‘Nightmare’ language professor keeps students in check

Andre Radzischewski

She makes fun of her students, buries them in homework and gives quizzes “that will knock your crusty socks off.” But Italian instructor Rosa Commisso is far from unpopular.

Commisso’s teaching methods might give education majors a heart attack – it’s not uncommon that she jokingly threatens students with crucifixion – but they have earned her much popularity and an Outstanding Teaching Award.

“It’s tough love,” junior marketing major Cassie Ardire said.

In most language classes, students learn everyday terms such as “chair,” “cupboard” or “desk,” said Andrew Hansen, senior art education major. Some of the first words Commisso taught him were “bomb,” “gun” and “drugs,” he said.

In class, Commisso refers to Ardire, Hansen and justice studies major Thomas Vick, whom Commisso calls “Vicco” because his name didn’t sound Italian enough, as the “Gruesome Threesome.”

“I love how she picks on everybody, but it’s not degrading. It’s just really funny,” Vick said. “If she picks on you, she expects it right back.”

Commisso was born in Marina di Gioiosa Ionica, a small town in Calabria, the region at the tip of Italy’s boot. Her exact birthday is a mystery – even to her.

Her baptismal certificate claims it’s Nov. 1; her passport says Jan. 4. Mamma Commisso told her it happened Dec. 17. But having three birthdays doesn’t bother Commisso, who expects gifts on all of them.

Commisso’s family moved to the United States when she was 5 years old and settled in Akron’s North Hill neighborhood. She learned English in kindergarten.

“You were immersed,” she said. “It was either survive or die.”

By 1981, Commisso earned bachelor’s and master’s degrees in Spanish from the University of Akron. The same year, Kent State hired her to teach Spanish and Italian.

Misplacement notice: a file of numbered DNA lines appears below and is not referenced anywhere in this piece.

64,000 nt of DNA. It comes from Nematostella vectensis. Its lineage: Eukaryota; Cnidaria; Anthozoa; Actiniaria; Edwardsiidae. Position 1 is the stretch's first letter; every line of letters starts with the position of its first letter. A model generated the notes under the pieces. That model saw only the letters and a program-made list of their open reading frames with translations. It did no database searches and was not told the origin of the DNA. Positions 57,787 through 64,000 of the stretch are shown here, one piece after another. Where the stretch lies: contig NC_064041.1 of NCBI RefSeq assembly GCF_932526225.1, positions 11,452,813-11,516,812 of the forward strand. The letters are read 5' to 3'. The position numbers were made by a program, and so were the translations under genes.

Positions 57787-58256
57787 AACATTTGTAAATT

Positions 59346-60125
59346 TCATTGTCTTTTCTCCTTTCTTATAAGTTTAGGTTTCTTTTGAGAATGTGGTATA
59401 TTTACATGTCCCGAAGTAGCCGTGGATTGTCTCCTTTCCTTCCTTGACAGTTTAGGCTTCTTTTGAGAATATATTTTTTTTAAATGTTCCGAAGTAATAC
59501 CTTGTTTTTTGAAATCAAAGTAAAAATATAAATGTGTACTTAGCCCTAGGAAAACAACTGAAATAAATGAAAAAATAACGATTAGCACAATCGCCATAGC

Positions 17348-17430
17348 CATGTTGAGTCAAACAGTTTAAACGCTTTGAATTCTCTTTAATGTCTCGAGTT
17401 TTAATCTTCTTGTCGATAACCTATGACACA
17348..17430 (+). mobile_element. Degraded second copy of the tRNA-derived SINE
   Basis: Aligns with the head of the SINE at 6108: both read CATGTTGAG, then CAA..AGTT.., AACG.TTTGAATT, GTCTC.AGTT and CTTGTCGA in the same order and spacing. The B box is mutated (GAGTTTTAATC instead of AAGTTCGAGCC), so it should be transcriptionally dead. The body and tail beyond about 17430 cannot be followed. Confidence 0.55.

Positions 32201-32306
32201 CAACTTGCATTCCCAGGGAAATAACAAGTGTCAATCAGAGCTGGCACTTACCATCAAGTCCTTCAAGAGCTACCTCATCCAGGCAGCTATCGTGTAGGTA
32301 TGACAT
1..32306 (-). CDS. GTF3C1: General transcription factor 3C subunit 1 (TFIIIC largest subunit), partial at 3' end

Today, Commisso is Kent State’s only full-time Italian instructor; she also teaches at Akron. Last fall, 150 students were taking Italian, according to the Department of Modern and Classical Language Studies.

The Gruesome Threesome – all at least part Italian – said they were somewhat scared of Commisso. A couple of weeks into his first semester with her, Hansen said he called home and said, “Mom, I got to tell you about this Italian professor. She’s out of her mind.”

On the first day of class, Commisso announced she intended to be her student’s “incubo,” or nightmare. She likes to call her students “little devils,” make faces during exams and threaten to tear their tongues out and eat them if she hears one more word of English.

Vick said he was terrified until after the first exam, which was much easier than she had threatened.

With all her temperament, Commisso has a soft side, too. For about six years, she has collected donations – mostly clothing and toys – for underprivileged children at Lincoln and St. Anthony of Padua elementary schools in Akron.

But the next day, she’s back to torn-out tongues, tirades and crucifixion. After all, Commisso has no need to wow her students. She just makes them get up and call out, “Vivo per questa classe” – “I live for this class.”

Contact news correspondent Andre Radzischewski at [email protected].